Fisheries Minister Ron MacKinley, left, shakes hands with P.E.I. Seafood Processors Association executive director Dennis King, centre, and P.E.I., Fishermen’s Association executive director Ian MacPherson at a news conference in Charlottetown Friday.
©THE GUARDIAN/Heather Taweel
Island fish plants could be getting a little relief for their labour shortage after a job fair in Souris got them a few applications, says a spokesman for the P.E.I. Seafood Processors Association.
Dennis King, the association’s executive director, said about 20 to 25 students applied for work in fish plants through the job fair held in Souris last week.
“We didn’t really have any grand expectations,” he said Friday.
Some Island lobster fishermen have recently faced quotas because of a labour shortage that has meant processors don’t have enough workers to handle the amount of lobster coming in.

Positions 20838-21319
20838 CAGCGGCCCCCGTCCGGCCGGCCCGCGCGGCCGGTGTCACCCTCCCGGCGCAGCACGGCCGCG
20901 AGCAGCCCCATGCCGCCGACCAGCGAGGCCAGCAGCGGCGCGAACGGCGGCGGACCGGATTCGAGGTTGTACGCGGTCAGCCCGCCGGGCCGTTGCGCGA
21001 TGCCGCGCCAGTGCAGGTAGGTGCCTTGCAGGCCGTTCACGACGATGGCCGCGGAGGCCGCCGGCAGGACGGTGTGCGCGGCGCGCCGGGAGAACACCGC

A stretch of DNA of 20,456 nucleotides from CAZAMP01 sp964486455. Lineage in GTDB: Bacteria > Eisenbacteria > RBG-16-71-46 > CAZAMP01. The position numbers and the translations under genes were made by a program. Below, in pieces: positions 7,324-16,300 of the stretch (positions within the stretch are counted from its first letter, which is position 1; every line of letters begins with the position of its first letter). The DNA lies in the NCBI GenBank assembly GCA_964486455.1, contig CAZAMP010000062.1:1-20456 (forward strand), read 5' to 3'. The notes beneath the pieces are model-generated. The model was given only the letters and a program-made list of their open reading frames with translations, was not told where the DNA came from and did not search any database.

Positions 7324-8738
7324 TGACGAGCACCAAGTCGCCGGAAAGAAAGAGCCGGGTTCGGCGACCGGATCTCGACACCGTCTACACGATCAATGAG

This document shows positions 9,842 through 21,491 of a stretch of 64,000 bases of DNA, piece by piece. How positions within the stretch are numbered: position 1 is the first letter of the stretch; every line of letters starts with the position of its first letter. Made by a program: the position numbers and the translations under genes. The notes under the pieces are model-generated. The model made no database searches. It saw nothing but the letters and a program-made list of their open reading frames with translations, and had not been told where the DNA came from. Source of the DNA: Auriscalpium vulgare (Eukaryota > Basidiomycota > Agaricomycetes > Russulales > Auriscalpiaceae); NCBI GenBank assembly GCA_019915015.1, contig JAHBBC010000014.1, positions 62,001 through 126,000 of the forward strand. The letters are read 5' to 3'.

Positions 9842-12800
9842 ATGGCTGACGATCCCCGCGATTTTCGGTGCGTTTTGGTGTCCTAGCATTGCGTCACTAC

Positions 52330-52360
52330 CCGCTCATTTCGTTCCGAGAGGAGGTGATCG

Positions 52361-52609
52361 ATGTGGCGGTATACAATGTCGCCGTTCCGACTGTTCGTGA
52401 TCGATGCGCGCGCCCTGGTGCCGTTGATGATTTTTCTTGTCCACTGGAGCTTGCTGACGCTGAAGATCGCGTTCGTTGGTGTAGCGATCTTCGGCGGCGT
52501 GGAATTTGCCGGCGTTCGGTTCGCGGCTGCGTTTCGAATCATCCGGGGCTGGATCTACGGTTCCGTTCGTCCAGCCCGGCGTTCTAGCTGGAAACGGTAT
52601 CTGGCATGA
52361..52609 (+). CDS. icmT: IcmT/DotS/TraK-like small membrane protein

Last week, King told The Guardian the industry was short about 400 workers.
To help fill that need the processers used to bring in temporary foreign workers but that has been harder this year because of restrictions the federal government placed on the program.
King said most of the applications from the job fair were for the plant in North Lake.
“That facility up there is in drastic need of employees.”
The North Lake plant has about 130 employees and has been operating at about 55 per cent capacity, King said.
“Any little bit is a help.”